Had a little time to read tonight the draft of the final call of the IV Summit of Religious Leaders in Rome on June 16 – 17 , 2009 on the occasion of the G8 Summit in L'Aquila, Italy. Here are some of the highlights of the call to the world's most powerful and richest nations, including of course, the US.
It is good to see some cooperation between religious leaders, including Christian leaders, continuing to make the call for nuclear disarmament and non-proliferation, commitment to justice, care for the world's poor, resistance of materialism, a call to seek spiritual answers and orientation, the call for peace and nonviolence, commitment to the Millenium Development Goals, and the value of human life and dignity. I found it interesting in light of my last post the focus once again upon an understanding of security in terms of "global" security and interdependence rather than merely the security of particular groups and/ or countries.
I just finished reading A Magna Carta for Restoring the Supremacy of Jesus Christ aka A Jesus Manifesto for the 21st Century Church by Leonard Sweet and Frank Viola. I enjoyed reading it, and many things resonated with me. Apart from potentially being a marketing tool to sell more books possibly suggested by the publishers (my cynic is always present), the manifesto essentially highlights the importance of Jesus the Christ over and above anything in his name - be it justice, being missional, good works, laws or any other thing. It is a reminder that Jesus it the one important thing, not anything else. True. I think what stood out for me were a couple of phrases:
Christianity is the "good news" that Beauty, Truth, and Goodness are found in a person.
This connects to what I've always said that truth is relational rather than (or superceding) being objective. Jesus - as a member of the Trinity - is truth, and truth is personal.
We believe that the major disease of the church today is JDD: Jesus Deficit Disorder. The person of Jesus is increasingly politically incorrect, and is being replaced by the language of "justice," "the kingdom of God," "values," and "leadership principles."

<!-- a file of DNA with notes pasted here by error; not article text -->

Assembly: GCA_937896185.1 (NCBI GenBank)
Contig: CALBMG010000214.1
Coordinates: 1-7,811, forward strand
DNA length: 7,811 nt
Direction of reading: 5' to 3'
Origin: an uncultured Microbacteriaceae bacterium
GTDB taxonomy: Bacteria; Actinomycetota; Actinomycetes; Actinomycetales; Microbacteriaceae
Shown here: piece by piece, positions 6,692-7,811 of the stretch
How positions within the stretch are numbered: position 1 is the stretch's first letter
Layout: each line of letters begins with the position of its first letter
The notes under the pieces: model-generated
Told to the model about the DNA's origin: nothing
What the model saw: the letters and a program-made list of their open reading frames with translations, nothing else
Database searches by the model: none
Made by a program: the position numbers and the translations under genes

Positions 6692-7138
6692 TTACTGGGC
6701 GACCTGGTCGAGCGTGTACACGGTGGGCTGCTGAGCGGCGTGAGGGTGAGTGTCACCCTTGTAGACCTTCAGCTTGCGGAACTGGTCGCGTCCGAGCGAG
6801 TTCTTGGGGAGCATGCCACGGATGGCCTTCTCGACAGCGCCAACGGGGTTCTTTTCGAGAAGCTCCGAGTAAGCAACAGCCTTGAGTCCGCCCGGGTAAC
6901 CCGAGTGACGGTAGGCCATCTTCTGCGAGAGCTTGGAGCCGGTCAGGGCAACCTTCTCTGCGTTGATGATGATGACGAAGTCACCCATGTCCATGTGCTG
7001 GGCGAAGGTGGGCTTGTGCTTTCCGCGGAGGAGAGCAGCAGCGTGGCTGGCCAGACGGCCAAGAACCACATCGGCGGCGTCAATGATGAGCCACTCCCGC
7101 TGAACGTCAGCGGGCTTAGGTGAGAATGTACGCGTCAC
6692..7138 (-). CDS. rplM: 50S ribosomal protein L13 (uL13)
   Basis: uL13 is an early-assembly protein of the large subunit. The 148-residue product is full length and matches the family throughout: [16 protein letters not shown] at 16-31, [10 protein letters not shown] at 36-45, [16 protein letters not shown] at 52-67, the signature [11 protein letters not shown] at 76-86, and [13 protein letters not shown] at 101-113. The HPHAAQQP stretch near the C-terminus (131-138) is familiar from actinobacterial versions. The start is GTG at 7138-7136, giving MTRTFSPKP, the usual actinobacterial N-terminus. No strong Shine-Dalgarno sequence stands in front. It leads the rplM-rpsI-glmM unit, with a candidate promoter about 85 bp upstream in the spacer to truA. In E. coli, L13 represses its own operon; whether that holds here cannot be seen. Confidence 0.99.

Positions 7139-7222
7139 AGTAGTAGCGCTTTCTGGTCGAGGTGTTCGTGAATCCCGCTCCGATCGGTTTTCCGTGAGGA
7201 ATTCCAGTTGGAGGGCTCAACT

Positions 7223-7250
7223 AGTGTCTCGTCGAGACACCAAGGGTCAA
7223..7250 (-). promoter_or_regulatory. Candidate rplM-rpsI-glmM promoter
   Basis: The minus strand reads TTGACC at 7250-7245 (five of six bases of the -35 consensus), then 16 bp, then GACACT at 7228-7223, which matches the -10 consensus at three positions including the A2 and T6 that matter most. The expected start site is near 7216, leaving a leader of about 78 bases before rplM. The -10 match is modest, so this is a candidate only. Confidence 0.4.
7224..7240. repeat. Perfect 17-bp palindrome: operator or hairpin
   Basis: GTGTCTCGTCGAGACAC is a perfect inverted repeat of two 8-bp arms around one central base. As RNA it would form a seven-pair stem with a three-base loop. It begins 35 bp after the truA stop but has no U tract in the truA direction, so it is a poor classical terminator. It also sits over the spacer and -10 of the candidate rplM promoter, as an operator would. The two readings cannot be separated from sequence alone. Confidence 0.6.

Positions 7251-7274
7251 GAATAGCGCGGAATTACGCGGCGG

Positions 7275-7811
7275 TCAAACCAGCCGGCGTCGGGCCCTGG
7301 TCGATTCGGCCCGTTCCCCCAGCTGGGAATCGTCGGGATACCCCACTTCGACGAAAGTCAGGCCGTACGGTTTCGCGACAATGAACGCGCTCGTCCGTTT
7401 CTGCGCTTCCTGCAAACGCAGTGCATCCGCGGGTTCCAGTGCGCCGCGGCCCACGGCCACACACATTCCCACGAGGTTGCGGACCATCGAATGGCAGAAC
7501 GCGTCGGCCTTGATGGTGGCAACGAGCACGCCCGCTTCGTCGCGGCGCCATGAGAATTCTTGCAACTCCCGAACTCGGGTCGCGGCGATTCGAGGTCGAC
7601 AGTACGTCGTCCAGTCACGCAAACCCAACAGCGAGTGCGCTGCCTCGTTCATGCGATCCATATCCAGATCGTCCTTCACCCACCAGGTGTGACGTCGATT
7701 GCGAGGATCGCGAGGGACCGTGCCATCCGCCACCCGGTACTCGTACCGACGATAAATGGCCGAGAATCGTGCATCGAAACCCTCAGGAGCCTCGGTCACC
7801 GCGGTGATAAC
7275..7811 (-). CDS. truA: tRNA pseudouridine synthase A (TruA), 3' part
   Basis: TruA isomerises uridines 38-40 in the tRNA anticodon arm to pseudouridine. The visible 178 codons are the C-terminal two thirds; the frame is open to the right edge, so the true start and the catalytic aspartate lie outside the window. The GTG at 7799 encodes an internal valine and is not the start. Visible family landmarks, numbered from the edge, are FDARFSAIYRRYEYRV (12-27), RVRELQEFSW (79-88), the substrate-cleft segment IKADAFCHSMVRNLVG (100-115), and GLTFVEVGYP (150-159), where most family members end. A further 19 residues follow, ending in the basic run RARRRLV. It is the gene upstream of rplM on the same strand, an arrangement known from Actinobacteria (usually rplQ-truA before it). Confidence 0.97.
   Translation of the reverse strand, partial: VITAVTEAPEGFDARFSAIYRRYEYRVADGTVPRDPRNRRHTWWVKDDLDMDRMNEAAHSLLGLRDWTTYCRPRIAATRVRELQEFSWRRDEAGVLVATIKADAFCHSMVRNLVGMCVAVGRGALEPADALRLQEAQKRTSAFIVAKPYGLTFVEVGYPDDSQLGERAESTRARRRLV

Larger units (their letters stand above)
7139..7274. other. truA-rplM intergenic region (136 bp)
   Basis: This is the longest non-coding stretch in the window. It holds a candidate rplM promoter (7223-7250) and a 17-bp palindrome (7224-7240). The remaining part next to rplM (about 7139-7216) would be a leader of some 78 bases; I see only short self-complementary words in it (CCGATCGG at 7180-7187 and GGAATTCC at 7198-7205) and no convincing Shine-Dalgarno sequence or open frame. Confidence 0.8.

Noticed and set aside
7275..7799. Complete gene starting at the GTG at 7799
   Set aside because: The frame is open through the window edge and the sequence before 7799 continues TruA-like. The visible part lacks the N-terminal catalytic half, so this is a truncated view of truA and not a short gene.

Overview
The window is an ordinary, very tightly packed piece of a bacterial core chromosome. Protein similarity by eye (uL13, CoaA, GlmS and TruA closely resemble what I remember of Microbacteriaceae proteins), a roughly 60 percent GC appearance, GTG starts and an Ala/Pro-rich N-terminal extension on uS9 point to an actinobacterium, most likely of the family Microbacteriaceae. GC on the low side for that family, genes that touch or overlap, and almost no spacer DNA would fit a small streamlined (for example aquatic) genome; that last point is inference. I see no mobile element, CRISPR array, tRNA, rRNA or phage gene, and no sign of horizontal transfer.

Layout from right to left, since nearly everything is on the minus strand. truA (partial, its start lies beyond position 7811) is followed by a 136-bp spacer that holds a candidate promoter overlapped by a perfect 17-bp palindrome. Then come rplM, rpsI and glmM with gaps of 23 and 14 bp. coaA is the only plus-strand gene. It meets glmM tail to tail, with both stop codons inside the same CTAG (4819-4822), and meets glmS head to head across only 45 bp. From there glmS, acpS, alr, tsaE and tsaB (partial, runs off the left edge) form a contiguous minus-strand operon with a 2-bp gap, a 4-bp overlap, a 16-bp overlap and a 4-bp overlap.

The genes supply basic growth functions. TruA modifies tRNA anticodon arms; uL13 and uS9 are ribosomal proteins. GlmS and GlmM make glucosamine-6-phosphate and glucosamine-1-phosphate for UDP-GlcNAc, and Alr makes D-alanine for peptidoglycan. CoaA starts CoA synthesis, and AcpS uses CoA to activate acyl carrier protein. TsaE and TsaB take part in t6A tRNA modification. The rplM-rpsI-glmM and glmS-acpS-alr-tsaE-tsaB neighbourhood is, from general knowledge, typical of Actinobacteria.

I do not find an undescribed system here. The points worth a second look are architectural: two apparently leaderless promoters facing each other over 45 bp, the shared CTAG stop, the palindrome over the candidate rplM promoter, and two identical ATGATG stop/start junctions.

I agree with this in principle, but also want to make the point that much of the [evangelical] church has for far too long ignored issues of justice and particularly the gospel focus on kingdom. Some of the strong language in these directions is to recapture the biblical messages of Jesus in a more holistic fashion. Agreed that Jesus himself is the point, but because he is the point, his kingdom and justice are important. I'm not as big a defender of "values" and "leadership principles," although I certainly do have both, and the bible speaks to both as well.
The center and circumference of the Christian life is none other than the person of Christ.
Those of you who know my story of conversion to Christ know that Paul's statement in Colossians that "in Christ all things hold together" means a great deal to me both existentially and philosophically.
Christians don't follow a book. Christians follow a person, and this library of divinely inspired books we call "The Holy Bible" best help us follow that person.
Well said. Many people never get through the book to Jesus the Christ.
Christians don't follow Christianity; Christians follow Christ.
There is a new National Congregations Study’s report out looking at trends in congregations in America. There's some interesting information here, particularly when read along with the report on megachurches from my last post. Here are some highlights:
Scott Thumma and Warren Bird have released another study on America's Megachurches. The last 10 years, a number of studies have been released through the Leadership Network. The new one is called "Not Who You Think They Are". Some of the other studies are the following:
There are a number of interesting items in this report. Here is a quick list of their findings:
What do you think? Read the whole piece if you can. I think there are some interesting things to reflect on here.
Here are some of Scot McKnight's thoughts on the emerging church.Read More